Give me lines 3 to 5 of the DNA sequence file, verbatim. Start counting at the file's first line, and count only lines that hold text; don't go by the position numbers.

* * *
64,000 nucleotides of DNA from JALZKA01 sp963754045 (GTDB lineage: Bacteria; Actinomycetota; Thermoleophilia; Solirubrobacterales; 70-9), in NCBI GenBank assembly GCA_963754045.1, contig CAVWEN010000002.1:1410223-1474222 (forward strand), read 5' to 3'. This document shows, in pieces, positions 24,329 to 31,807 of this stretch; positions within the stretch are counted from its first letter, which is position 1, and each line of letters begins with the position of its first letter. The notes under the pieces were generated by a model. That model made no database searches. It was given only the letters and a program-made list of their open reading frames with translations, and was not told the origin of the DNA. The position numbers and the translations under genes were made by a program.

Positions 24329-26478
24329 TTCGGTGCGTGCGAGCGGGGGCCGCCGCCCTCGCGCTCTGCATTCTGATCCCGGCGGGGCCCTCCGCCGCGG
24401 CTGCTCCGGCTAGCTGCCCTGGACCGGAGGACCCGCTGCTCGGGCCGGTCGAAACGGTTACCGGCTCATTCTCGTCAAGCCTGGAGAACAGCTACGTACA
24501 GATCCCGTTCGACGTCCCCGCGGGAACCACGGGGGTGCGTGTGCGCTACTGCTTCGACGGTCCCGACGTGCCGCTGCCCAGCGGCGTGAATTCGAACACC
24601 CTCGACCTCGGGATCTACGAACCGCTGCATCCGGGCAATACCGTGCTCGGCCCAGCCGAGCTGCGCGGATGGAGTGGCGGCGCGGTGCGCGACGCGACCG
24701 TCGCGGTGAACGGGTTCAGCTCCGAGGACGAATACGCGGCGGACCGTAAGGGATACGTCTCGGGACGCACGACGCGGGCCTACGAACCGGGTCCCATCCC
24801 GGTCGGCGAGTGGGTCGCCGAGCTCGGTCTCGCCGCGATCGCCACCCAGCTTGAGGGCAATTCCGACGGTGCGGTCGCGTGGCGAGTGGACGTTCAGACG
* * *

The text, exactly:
24329 TTCGGTGCGTGCGAGCGGGGGCCGCCGCCCTCGCGCTCTGCATTCTGATCCCGGCGGGGCCCTCCGCCGCGG
24401 CTGCTCCGGCTAGCTGCCCTGGACCGGAGGACCCGCTGCTCGGGCCGGTCGAAACGGTTACCGGCTCATTCTCGTCAAGCCTGGAGAACAGCTACGTACA
24501 GATCCCGTTCGACGTCCCCGCGGGAACCACGGGGGTGCGTGTGCGCTACTGCTTCGACGGTCCCGACGTGCCGCTGCCCAGCGGCGTGAATTCGAACACC